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Feedback oscillator

  1. Jun 25, 2014 #1
    A circuit is here. FM-radio-jammer.png
    I built this circuit. People say a frequency is determined only by tank circuit and C2 is nothing to do with the frequency.
    But when i change C2 value, the output frequency changes.
    for example when C2 is 6pF 150Mhz, 12pF 120Mhz 18pF 108 Mhz.
    why is this happening?
    i'm struggling to fit the frequencty to FM range i.e. 90-100Mhz
    I used C1=30pF and inductor 1uH, i get 150Mhz
    which is totally disagreeing with the formula i.e. a reciprocal of (2 pi Root LC) = 29Mhz.
    when i used 0.1uH it was still 150Mhz. It seems the output frequency is not solely determined by the tank circuit.
    and I'm using low q factor variable capacitor. is this affecting this also?

    edit : what is the official name of this circuit? I want to know the name to find information about this. people say it's not Hartley nor Colpitts.

    24pf 98Mhz 30pF 92Mhz. Vpp is 500mV in Oscilloscope.

    I connected 1000uF i.e. 10^9pF paralell to L. The frequency dropped from 105Mhz to 82Mhz.

    A thing I built on PCB. IMG_0375.jpg IMG_0376.jpg

    also i used different transistor KSP2222A instead of 2N2222
     
    Last edited: Jun 25, 2014
  2. jcsd
  3. Jun 25, 2014 #2

    jim hardy

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    Can you post a photo of your breadboarded circuit?
    At RF frequencies layout becomes important.
    Probably some of the resident Ham operators can see at a glance what's up.

    my guess would be that your 1000 uf capacitor is an inductor at radio frequencies. That's why you usually see big electrolytics paralleled with a 0.1 ceramic.

    It could be as simple as too long wires between battery and the transistor,
    or your 10uf needs a small ceramic bypass. But i'm not a RF expert by any means.

    http://230nsc1.phy-astr.gsu.edu/hbase/electronic/npncb.html

    https://www.physicsforums.com/showthread.php?t=575210

    http://www.cde.com/catalogs/AEappGUIDE.pdf
     
  4. Jun 25, 2014 #3
    I thought i should have uploaded a photo of a thing i built but usb port malfunction deterred me.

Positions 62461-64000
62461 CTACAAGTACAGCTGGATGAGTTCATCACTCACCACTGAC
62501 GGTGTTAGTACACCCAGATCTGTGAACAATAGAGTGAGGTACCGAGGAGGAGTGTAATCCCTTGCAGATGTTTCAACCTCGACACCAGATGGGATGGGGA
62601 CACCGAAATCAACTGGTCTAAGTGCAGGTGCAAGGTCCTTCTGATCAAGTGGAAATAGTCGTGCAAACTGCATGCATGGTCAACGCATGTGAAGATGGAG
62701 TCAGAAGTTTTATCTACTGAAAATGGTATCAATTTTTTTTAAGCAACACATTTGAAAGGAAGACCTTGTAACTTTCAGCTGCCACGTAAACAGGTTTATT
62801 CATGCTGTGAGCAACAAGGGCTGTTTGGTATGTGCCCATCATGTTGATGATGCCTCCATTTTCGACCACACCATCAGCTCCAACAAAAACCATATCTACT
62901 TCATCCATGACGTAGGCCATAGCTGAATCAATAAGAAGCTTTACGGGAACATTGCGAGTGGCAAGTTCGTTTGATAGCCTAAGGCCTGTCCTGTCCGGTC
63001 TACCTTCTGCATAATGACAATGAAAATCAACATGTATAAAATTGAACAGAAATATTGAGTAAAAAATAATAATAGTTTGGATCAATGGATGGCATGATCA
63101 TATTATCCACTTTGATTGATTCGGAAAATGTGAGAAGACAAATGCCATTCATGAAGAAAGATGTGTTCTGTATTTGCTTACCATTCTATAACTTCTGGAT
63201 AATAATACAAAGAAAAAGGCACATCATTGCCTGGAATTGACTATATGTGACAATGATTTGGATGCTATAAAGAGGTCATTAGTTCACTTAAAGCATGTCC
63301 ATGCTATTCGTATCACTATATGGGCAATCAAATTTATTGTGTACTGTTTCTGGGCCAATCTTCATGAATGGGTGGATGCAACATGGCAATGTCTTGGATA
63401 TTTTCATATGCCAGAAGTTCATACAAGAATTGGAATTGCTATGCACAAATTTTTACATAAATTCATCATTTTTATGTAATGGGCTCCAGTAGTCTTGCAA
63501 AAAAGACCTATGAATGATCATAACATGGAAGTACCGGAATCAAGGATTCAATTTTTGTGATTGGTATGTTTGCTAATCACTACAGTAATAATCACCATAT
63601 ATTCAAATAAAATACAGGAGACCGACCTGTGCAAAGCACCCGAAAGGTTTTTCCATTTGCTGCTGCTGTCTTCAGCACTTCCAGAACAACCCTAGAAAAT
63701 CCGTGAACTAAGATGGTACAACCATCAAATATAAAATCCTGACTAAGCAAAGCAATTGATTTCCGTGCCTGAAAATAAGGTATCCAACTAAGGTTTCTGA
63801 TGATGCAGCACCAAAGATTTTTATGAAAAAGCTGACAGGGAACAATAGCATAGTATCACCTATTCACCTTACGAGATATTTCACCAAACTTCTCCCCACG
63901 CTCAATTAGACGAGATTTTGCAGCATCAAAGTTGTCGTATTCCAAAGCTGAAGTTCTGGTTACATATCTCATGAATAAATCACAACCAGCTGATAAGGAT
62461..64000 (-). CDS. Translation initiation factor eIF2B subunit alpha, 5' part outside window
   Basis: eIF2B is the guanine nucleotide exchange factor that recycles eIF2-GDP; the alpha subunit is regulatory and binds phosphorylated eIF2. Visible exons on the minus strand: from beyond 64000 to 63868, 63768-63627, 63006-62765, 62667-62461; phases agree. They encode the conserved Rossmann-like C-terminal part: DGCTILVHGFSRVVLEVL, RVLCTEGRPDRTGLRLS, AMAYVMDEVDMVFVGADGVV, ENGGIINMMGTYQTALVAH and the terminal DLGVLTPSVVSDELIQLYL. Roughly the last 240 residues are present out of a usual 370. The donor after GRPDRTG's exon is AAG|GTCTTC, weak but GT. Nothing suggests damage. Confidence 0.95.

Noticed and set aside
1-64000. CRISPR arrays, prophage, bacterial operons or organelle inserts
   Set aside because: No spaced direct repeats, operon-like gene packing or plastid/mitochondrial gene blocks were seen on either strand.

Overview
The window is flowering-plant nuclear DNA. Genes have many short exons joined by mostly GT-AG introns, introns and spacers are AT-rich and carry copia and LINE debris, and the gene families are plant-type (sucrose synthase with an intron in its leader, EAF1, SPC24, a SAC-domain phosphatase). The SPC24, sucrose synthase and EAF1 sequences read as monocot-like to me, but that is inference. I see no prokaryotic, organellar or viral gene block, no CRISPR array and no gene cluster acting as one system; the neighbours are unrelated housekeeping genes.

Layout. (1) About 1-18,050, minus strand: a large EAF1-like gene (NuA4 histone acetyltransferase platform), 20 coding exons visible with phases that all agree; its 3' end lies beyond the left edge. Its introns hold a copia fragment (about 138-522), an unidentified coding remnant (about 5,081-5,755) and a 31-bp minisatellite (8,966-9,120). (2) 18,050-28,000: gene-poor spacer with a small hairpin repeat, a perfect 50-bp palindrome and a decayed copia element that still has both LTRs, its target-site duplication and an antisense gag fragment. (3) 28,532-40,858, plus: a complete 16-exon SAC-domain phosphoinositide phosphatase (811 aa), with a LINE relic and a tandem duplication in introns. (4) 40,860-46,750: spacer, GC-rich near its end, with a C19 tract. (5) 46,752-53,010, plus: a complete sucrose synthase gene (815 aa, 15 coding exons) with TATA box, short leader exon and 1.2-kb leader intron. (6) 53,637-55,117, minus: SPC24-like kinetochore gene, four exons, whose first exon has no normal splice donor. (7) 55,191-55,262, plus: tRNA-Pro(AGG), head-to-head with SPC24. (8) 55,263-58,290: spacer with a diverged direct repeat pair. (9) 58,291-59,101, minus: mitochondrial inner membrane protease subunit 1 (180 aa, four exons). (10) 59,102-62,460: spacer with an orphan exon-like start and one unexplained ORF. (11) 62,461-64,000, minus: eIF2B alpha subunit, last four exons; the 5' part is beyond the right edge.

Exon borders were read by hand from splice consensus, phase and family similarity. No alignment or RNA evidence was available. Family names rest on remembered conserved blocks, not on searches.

By increasing C2 value I managed to jam FM 95.9Mhz from my radio without knowing why it works.
    i suspect low peak and wide bandwidth due to low q factor of variable capacitor C1 lead to make Barkhausen criterion inappropriate to this configuration.
     
    Last edited: Jun 25, 2014
  5. Jun 28, 2014 #4

    NascentOxygen

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    I'd say Jim is spot on with his diagnosis (as usual). At VHF you can't use convenient low-frequency lay out construction techniques. Discard the breadboard, you should build most of this in mid-air like a rat's nest and supported by component leads, with component leads clipped very short. No ceramic caps in the RF circuit, they are hopeless here. The variable capacitor should be small, with air dielectric. Look at winding the inductor yourself, using an air-cored former and stout copper wire with turns spaced apart like you see in VHF equipment. The battery and electrolytic should be close to the transistor, with short leads.

    So that your experiments do not disrupt radio signals on that frequency in your locality, house this in a shielded case or metal box, and earth it.

    Good luck!
     
  6. Jun 29, 2014 #5

    Averagesupernova

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    It is not correct to say that C2 has nothing to do with the frequency of the oscillators operating frequency. Any time we hang something right on the tank it will affect the frequency. The emitter is a very low impedance point so naturally tying something to it is like tying it to ground. Xc of C3 at 100 Mhz is less than .25 ohm, so this impedance is lowered through the beta of the transistor even farther.